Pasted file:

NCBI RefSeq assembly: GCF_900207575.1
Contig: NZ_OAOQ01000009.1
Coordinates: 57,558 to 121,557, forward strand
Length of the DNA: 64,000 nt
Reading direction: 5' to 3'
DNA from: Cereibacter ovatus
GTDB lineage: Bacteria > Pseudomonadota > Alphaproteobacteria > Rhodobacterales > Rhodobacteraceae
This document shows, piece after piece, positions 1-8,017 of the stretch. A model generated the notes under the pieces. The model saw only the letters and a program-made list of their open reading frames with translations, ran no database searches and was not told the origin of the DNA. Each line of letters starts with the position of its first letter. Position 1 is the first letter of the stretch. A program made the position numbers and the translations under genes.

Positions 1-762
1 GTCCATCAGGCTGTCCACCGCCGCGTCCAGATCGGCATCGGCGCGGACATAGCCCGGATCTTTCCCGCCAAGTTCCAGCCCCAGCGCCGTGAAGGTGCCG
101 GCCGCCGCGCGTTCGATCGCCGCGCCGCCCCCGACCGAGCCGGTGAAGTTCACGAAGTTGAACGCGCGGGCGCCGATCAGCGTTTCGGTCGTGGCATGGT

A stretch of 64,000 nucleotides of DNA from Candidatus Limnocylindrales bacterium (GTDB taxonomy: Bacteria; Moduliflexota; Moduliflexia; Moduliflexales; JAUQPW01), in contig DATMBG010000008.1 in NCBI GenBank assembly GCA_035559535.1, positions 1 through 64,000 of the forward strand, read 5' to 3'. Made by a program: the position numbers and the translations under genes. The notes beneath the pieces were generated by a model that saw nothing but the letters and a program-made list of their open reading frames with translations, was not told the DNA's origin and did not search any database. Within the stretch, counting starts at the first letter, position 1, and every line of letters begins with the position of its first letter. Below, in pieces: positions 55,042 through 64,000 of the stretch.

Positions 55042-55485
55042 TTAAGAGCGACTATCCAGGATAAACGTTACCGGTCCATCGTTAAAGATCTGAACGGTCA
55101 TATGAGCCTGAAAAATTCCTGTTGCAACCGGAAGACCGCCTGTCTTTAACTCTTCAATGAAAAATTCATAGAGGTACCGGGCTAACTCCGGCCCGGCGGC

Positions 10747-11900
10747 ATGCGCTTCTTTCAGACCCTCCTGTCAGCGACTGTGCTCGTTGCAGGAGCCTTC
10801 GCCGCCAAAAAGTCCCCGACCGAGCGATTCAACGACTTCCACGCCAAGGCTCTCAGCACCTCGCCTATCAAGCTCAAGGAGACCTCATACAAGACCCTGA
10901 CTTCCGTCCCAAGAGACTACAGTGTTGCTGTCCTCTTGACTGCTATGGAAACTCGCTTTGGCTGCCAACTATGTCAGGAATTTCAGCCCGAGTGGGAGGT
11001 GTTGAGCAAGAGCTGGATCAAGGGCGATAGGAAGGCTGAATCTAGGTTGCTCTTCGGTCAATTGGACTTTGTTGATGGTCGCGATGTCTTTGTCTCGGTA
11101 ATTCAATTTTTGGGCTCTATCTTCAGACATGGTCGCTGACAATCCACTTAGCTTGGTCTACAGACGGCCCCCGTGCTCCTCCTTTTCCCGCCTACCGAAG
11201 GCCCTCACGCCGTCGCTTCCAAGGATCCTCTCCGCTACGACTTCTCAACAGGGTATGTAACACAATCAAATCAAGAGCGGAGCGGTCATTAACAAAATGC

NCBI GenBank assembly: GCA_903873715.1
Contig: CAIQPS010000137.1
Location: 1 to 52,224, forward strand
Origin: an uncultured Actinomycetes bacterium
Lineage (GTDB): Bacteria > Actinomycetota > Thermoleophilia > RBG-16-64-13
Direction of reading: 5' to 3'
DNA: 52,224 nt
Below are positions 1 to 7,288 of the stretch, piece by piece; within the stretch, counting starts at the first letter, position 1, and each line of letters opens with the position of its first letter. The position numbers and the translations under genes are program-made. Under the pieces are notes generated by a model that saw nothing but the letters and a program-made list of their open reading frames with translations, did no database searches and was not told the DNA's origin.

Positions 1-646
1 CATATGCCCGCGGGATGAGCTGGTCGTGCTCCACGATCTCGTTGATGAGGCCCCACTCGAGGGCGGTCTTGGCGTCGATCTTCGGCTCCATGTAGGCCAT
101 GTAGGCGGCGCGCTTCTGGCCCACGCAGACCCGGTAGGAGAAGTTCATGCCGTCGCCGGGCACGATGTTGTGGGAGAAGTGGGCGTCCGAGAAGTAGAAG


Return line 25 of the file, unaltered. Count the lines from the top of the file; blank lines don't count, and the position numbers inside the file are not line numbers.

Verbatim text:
Location: 1 to 52,224, forward strand